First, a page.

20 Way to Green Your Hotel Stay

July 20, 2011 Two comments View all articles in Travel

If you're like me, you love staying in hotels. What's better than getting to leave your wet towels on the bathroom floor; having someone make your bed every day; finding a mint on your pillow; exploring a fridge full of miniature consumables; making coffee in the machine on your nightstand; or getting to use a door hanger that actually tells people not to bother you? Well, it turns out some of those treasured hotel-guest experiences aren't so nice for the environment. In fact, US hotels generate more than 170,000 metric tons of CO2 in a single year, and each guest contributes .01 metric tons of greenhouse gases in just one night. But the emissions aren't the only problem. Each hotel room generates over 30 pounds of waste and uses 218 gallons of water per day.


You can conserve energy, reduce water use, cut CO2 emissions, and use fewer natural resources while still enjoying your hotel stay, however. The following tips and recommendations will show you how.

  • According to David Bach, author of Go Green, Live Rich , hotel guests should participate in the linen reuse program, “which encourages guests to reuse towels and linens, [and] saves an average of 11 to 17 percent on hot water and sewer costs at each hotel.”
  • Participate in the linen reuse program simply by hanging your towels up after each use.
  • Call housekeeping and tell them you won't need their services during your stay to prevent the hotel from wasting water by changing and laundering your sheets and towels, wasting electricity by vacuuming, and exposing you to harsh chemicals by spraying industrial-strength disinfectant over your toothbrush.
  • Save water by taking shorter showers and baths.
  • Do you really need all the lamps, the empty mini-fridge, the coffee maker, the hair dryer, and all the other standard appliances plugged in during your entire stay? The easiest way to conserve energy in your hotel room is to unplug any and all electric devices when they aren't in use. Vampire Energy really does add up.
  • Save even more energy by lowering the room's thermostat by 2 degrees in the winter and raising it by 2 in the summer.
  • Remember to close the drapes and shut off the AC/heat before leaving the room each day.
  • Bring your own toiletries so you can leave the miniature bottles of shampoo and lotion in the room, unopened.
  • Your coffee maker probably comes with Styrofoam cups and you have clear plastic cups in the bathroom. Use a permanent marker to write each guest's name on these reusable items.
  • Or, better yet, bring your own reusable cup and/or water bottle from home!
  • Pack a few plastic grocery bags to take dirty laundry and leaky toiletry bottles home with you.
  • Avoid room service and carryout to reduce food waste.
  • If you have children staying with you, remember to pack their nightlight so you won't have to leave the bathroom light on at night.
  • If your stay includes complimentary newspapers, give them away after you've read them or leave them in the hotel lobby for other guests to read.
  • If your hotel has the option, check out using the electronic program available on your room's TV in order to reduce paper.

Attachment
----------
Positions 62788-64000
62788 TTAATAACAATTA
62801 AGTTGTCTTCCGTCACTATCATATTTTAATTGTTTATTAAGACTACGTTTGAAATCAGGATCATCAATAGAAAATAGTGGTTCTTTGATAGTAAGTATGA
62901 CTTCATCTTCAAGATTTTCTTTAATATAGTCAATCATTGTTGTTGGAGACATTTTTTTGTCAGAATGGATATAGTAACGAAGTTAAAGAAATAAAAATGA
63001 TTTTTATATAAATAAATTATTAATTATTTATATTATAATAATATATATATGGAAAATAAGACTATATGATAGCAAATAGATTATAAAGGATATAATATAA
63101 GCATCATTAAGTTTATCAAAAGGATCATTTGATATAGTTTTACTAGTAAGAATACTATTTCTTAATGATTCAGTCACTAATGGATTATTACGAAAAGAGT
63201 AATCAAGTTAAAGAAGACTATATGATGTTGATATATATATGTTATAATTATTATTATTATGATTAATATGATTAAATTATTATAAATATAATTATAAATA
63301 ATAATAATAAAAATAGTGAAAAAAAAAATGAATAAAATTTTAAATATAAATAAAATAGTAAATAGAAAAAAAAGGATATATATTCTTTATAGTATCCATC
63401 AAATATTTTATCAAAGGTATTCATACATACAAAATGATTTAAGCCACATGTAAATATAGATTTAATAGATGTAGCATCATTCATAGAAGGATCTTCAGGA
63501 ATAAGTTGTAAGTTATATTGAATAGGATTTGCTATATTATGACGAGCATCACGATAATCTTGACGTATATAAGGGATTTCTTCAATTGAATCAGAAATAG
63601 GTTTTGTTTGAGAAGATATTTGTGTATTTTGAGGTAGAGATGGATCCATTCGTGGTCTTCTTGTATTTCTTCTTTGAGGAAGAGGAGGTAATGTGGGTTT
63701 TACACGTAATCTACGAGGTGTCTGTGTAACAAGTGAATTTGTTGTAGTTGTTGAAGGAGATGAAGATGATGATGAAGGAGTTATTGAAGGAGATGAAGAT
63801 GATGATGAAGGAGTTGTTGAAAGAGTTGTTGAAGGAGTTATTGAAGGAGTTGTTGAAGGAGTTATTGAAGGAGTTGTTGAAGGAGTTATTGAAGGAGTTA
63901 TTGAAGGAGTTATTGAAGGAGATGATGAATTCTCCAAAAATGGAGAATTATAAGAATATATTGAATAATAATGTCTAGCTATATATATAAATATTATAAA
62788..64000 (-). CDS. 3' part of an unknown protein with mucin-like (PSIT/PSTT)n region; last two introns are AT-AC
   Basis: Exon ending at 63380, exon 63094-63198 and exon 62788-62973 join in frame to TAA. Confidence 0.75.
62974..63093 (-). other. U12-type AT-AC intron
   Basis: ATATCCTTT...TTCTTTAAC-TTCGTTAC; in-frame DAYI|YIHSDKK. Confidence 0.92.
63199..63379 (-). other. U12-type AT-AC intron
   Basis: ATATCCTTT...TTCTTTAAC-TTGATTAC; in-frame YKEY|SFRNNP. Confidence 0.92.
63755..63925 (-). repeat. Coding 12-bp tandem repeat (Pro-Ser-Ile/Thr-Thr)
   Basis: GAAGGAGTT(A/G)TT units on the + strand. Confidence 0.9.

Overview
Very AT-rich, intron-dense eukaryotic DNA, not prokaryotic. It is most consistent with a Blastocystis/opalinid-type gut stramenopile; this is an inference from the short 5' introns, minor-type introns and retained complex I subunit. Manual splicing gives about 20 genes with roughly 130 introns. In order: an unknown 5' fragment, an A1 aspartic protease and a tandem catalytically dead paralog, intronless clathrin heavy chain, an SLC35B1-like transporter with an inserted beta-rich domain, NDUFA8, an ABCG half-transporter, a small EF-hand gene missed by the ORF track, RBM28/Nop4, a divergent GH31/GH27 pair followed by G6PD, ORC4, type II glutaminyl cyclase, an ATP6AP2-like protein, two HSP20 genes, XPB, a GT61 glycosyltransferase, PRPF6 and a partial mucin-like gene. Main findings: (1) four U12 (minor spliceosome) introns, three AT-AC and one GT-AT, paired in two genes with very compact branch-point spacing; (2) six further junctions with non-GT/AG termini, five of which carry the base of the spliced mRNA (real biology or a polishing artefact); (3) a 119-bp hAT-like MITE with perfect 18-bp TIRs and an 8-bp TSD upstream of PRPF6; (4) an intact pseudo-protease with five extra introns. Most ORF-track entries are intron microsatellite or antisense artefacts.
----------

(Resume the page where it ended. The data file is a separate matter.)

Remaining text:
• Participate in your hotel's recycling program by placing recyclables in their appropriate bins.
  • If your hotel lacks a recycling program (gasp!), take your newspapers, empty cans, water bottles, and various other recyclables home with you to recycle later.
  • If allowable, turn off exercise equipment, the gym lights, the sauna, the whirlpool, Jacuzzi, and tennis court lights when you're finished.
  • Let hotel management know, either by speaking to them directly or by writing a note, that you want to conserve during your stay.
  • Contact Hotels Association at (713) 789-8889 or visit their website for current listings of green hotel members.


Thanh Thảo on April 16, 2012 at 3:14 a.m.

In my opinion, the hotels should also do something to encourage the guests keep green environment in the hotels. For example, when guests check in, the receptionist can tell them about that, someone maybe not agree but they will have a good impression with the hotels; staffs and managers should show the guests what they do to green the hotels; bellboy, housekeeping, front office department and the others should always do that and the guests will see it and follow them.

Jo Bradley on Nov. 5, 2014 at 2:01 p.m.

Wonderful post! We run an eco-friendly B&B on the Mendocino Coast. One of the best ways you can create change is "voting with your wallet" and supporting locally-owned green businesses. We invite you to come to stay with us next time your travels lead you to the Northern California coast: http://www.victorianfarmhouse.com/

Below are a list of our green efforts (and we continue to improve):

• 100% Cotton Towels and Sheets
• Real china, silverware and cloth napkins
• Breakfasts served are homemade and as organic, sustainable, clean & as local as possible
• Toilet and facial tissues are post consumer products.
• Biodegradable amenity packaging
• Real glass water glasses in rooms
• Low flo toilets
• Low flo/hi pressure shower heads
• HE washing machines
• Energy Star Appliances
• Signs in bathroom about reuse of towels
• No pesticides or poisons used on the property
• Two acres of informally formal gardens and habitat
• No non-native wildlife on the property
• Creek on the property has natural riparian corridor

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